In 2002, he was named president and chief executive for the local United Way chapter, taking over the job vacated by Jerry Sanders, now one of two candidates for San Diego mayor.

During his time with BofA, Baranowski also served as a member of one of two citizens task forces to study a new baseball park in Downtown. He also held board positions with the San Diego Symphony, the San Diego Rotary Club, the San Diego Convention & Visitors Bureau, the San Diego Regional Economic Development Corp., and Non-Profit Management Solutions.

In its second quarter, Southwest Community reported net income of $3.6 million, compared with $1.3 million for the same period of 2004. For the six months, net income was $5.1 million, compared with $2.4 million in the like period of 2004.

Total loans grew 42 percent to $301 million from the prior year’s halfway point, while total deposits were $551 million, up 44 percent.

The bank said its sale of its subsidiary data processing unit garnered a net profit of $1.55 million, down from an originally reported $1.8 million gain due to various accounting issues. The bank sold the unit to Open Solutions Inc. for $9 million in a deal arranged in June.

– – –

Accredited Profits Up 15 Percent:

Accredited Home Lenders Holding Co., a San Diego-based company specializing in sub-prime home loans, reported net income of $39.6 million for the second quarter, up 15 percent from the comparable period of 2004.

The company said it generated record loan originations during the quarter of $4.1 billion, up 23 percent from the second quarter of 2004. As of June 30, it held $8.2 billion in mortgages, up 54 percent from a year earlier.

For the six months, Accredited reported net income of $70.8 million, up 24.8 percent from the prior year’s first half.

The company forecasted net profits on a per-share basis of $1.85 for its third quarter that ends Sept. 30, and increased guidance for the entire year to a range on a per-share basis between $6.90 and $7.05.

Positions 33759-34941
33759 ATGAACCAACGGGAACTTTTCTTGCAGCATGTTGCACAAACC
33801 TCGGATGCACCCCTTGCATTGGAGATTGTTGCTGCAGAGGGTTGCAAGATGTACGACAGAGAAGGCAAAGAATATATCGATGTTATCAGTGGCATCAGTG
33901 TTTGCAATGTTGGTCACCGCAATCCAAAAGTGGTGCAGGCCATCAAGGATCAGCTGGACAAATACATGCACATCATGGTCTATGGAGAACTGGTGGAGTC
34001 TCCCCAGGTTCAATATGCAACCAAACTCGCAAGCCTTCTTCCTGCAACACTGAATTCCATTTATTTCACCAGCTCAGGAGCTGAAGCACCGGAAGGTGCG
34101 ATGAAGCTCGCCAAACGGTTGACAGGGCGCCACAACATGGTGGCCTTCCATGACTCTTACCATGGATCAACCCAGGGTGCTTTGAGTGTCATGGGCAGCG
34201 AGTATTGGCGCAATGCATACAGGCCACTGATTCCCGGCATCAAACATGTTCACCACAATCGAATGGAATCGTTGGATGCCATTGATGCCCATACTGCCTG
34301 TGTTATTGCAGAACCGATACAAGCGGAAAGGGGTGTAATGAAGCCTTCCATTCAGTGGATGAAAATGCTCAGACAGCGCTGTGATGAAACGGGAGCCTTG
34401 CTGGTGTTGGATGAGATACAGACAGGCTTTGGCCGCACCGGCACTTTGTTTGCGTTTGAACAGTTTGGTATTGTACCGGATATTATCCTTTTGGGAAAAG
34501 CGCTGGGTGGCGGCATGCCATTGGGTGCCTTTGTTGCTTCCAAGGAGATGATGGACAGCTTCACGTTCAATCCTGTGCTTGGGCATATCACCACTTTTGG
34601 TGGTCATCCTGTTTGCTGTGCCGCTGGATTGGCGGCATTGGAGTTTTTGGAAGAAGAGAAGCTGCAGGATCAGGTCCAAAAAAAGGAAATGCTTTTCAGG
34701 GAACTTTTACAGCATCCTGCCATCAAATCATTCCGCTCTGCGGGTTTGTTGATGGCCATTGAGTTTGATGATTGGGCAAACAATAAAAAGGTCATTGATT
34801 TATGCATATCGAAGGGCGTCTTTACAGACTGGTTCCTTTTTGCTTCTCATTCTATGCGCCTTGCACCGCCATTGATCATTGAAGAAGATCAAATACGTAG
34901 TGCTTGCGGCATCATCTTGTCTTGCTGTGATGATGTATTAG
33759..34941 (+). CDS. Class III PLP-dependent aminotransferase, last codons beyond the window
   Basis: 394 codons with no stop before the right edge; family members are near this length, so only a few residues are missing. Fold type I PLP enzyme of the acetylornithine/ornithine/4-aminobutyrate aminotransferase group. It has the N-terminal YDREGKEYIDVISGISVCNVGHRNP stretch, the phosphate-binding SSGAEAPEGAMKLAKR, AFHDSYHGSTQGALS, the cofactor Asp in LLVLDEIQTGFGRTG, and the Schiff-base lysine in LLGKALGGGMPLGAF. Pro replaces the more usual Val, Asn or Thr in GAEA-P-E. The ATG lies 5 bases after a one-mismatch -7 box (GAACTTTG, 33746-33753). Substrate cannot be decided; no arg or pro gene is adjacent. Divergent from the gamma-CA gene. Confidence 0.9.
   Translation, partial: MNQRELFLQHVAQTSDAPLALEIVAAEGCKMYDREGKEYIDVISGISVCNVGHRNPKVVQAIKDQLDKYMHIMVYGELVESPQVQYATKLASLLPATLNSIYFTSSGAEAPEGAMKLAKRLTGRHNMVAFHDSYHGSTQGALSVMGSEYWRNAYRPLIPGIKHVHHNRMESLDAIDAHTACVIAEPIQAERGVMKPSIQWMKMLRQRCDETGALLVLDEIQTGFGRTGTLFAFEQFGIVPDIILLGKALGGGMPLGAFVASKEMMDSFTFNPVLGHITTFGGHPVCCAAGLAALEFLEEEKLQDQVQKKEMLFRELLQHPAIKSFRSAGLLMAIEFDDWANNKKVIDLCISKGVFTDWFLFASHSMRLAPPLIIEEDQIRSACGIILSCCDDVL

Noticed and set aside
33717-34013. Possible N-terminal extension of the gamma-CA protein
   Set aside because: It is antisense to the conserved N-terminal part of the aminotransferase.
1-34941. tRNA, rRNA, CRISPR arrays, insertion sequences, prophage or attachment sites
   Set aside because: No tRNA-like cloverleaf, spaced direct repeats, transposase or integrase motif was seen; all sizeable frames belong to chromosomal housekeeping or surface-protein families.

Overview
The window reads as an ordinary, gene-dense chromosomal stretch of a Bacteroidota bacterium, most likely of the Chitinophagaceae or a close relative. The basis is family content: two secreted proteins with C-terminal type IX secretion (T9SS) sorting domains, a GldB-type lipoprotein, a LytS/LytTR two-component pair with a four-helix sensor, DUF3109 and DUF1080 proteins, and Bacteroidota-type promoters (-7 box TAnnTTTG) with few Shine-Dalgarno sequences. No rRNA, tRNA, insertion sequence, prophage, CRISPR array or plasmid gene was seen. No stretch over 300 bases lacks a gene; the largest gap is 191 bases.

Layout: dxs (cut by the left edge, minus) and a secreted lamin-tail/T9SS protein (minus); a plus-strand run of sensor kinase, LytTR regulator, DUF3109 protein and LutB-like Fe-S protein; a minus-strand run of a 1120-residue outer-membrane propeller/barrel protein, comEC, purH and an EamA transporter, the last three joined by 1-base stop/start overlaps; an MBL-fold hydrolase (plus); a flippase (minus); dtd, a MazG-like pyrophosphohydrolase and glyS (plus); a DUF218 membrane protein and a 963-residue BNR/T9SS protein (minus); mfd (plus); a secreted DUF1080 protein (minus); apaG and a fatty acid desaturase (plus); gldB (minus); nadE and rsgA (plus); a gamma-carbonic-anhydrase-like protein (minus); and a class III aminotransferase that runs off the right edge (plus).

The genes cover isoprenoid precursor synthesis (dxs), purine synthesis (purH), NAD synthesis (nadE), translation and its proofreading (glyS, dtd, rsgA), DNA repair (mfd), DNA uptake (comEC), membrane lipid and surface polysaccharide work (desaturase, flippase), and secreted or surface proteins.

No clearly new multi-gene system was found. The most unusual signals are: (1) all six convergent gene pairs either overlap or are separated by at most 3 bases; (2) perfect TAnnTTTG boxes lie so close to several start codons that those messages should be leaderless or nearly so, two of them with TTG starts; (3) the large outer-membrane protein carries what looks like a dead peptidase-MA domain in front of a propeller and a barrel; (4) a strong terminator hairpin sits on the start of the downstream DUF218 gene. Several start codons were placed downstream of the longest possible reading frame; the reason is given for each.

All this good news boosted shares of Accredited, traded on Nasdaq under the ticker LEND, by 59 cents on Aug. 2 to $48.10. The stock fell $1.32 the following day.

– – –

Regents Profits And Assets Rise:

La Jolla-based Regents Bank reported net income for the six months of $630,000, up 24.5 percent from the first half of 2004. As of June 30, total assets were $180 million, up 22 percent from the like period of last year, while total loans grew 11 percent to $124 million.

Founded in 2001, the single-office Regents said operating profits for the first six months exceeded $1 million, a fourfold increase from the same period of 2004.

The bank said it has no past due loans or loan losses.

– – –

Profits Up In Temecula:

Temecula Valley Bancorp reported net income of $3.9 million for its second quarter, up 49 percent from the like period of 2004.

For the six months, net income was $6.9 million, up 33 percent from the like period of 2004.

Chief Executive Steve Wacknitz said he was pleased with the results, especially since the bank had to increase its provision for loan loss allowance to $1.6 million, compared with $750,000 at the end of June 2004.

The reserves were raised in sync with the loan portfolio, growing by 40 percent to $628.2 million, but also because of an expansion of problem loans.

Temecula Valley’s nonperforming assets as of June 30 were $9.7 million, including real estate owned of $1.4 million, compared with June 30, 2004, when it listed $7.7 million in total nonperforming assets.

The ratio of nonperformers to total gross assets was 1.35 percent. Not counting government guarantees with Small Business Administration loans, the ratio was only 0.45 percent.

Temecula Valley’s total assets increased 37 percent over the year to $724.2 million, while total deposits grew 42 percent to $643.7 million.

Shareholder equity grew to $50.4 million as of June 30, up from $36.9 million a year earlier. That capital provided a tier one ratio of 9.54 percent, down from 9.78 percent last year, but still well above the 6 percent minimum for a well-capitalized bank.

In late July, Temecula Valley’s stock began trading on the Nasdaq exchange under the ticker TMCV. Having a presence on Nasdaq will give the company better access to capital markets, the visibility to attract more investors and increase liquidity for current shareholders, Wacknitz said.

Temecula Valley operates nine full-service offices in the region and has loan production offices in eight states besides California.

– – –

Small Change:

Trust Administration Services, a Carlsbad investment consulting firm, said it has helped 60 startup community banks in San Diego and Southern California raise necessary capital. Community Bancorp said it joined the new Russell Microcap Index. Mission Oaks National Bank was ranked the second-most profitable bank in California among the 48 banks that opened their doors since 2000, by the Findley Reports, an Anaheim-based banking consulting firm.

Send any local finance news to Mike Allen at mallen@sdbj.com. He can be reached at (858) 277-6359.